Technically ambitious and completely immersive, 1917 (2019), co-written and directed by Sam Mendes, is a uniquely powerful war film that says, yeah, war sucks, but during war, people go above and beyond simply because they must.
It’s the last year of WWI, and the film opens with two young British soldiers assigned a dangerous mission by their commanding general. As communication wires have been cut, they must hand-deliver a message to a front-line unit that tomorrow morning will make a doomed attack, and stop it from going forward. Multiplying the stakes for these soldiers is the fact one of them has a brother serving as a lieutenant in the doomed unit.
What follows is a story told with the appearance of a single take, following the soldiers from their trenches across no-man’s land to abandoned enemy positions to bombed-out ruins, each of them a horrific set-piece of half-buried corpses and snipers and murderous Germans and burning towns. It ends up feeling like DUNKIRK with similar stakes as SAVING PRIVATE RYAN, but without all the yanking on the viewer’s emotions.
The single-take visual effect is amazing, making theater viewing worthwhile, and providing an immersive experience while lending an additional atmosphere of realism to the film. The world-building is incredible. Morally, the story hits the right notes–that heroism isn’t in killing and conquering but accomplishing the mission regardless of personal cost, and that in war, men owe debts to the dead and the living. You don’t cheer when one of the soldiers kills a German, you do when they survive and get the job done. I also really enjoyed another moral of the story, which is each act of heroism makes its small contribution but overall may not make a major impact on the war itself, which remains brutal and unforgiving and tomorrow, may undo all the good that was done today.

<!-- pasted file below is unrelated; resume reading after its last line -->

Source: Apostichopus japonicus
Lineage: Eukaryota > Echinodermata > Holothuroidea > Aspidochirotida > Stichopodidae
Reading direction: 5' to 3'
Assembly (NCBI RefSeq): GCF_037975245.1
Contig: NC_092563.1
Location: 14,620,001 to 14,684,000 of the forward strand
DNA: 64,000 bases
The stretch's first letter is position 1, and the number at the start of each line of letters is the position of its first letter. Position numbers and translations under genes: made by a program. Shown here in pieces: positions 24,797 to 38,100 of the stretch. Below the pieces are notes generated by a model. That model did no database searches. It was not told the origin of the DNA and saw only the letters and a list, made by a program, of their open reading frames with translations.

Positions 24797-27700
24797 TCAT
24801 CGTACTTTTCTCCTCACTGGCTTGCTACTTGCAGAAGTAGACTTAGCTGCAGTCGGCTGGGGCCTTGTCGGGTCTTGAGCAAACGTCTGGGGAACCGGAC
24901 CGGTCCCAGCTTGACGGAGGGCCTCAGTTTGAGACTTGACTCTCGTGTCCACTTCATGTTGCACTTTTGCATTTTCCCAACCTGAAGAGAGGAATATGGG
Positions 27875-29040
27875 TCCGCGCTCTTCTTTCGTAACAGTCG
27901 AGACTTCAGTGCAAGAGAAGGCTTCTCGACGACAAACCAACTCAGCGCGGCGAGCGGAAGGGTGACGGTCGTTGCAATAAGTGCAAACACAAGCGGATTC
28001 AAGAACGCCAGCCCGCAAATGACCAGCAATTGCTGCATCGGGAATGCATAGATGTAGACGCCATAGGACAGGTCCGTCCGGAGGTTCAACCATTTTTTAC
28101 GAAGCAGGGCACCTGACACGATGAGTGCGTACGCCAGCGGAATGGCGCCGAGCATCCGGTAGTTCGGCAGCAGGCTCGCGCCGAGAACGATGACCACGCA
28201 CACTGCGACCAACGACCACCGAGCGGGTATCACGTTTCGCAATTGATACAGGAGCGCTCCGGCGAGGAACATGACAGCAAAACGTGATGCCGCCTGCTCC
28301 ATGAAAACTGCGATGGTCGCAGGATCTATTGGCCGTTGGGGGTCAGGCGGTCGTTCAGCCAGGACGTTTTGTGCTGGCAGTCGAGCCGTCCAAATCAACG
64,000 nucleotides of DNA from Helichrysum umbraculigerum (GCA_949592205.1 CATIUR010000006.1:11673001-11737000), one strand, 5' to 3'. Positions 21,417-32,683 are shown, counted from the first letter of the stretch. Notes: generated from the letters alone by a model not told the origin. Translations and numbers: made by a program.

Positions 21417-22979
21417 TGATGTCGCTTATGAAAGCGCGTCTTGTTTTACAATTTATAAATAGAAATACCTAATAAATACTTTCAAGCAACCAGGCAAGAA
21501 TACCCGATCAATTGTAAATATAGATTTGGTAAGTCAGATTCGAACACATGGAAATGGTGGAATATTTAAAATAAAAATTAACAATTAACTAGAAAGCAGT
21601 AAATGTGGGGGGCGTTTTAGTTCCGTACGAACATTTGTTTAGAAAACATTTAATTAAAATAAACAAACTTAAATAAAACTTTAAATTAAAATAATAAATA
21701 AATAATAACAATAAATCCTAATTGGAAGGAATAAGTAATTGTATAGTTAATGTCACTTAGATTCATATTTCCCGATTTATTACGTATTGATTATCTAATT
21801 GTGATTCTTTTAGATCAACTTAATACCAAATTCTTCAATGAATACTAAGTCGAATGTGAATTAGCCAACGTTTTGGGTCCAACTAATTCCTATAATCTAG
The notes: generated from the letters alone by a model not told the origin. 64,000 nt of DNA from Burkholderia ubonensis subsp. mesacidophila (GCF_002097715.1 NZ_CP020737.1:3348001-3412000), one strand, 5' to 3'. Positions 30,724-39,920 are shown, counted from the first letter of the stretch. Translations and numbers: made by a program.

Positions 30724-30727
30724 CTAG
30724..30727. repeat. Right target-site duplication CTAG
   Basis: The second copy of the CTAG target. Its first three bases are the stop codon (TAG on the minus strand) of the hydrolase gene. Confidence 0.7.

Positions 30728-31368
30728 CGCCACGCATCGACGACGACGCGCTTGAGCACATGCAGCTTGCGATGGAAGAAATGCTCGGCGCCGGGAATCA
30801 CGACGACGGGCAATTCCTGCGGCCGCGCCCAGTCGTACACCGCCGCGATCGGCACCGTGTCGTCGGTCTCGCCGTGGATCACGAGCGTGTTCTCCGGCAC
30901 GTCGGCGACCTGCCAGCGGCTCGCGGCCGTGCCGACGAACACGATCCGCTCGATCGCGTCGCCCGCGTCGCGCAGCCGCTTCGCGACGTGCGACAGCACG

The film had a few negatives for me. A minor complaint was using stars for cameos, when minor actors would have been great throughout to better respect the immersive technique. Another minor complaint was a character running through explosions that are almost right behind him. My biggest complaint was the one-take approach had a tradeoff, which was long stretches of walking around until I grew restless watching it, and the realism of the dialogue meant I never really got to know the characters very well, which made me far less invested in them emotionally. I get it the movie didn’t want to be emotionally manipulative but instead invest the viewer honestly, but it could have traded just a *little* of that so we could get to know the characters and empathize more.
Overall, this is a powerful movie, true to its vision, realistic to a fault, and technically brilliant. I enjoyed it enormously, though I’m not sure yet if I loved it. In the end, 1917 completely satisfied my brain even if it didn’t capture my heart. I hope there are more war films like it and DUNKIRK, films that put you in war and let you think and feel for yourself.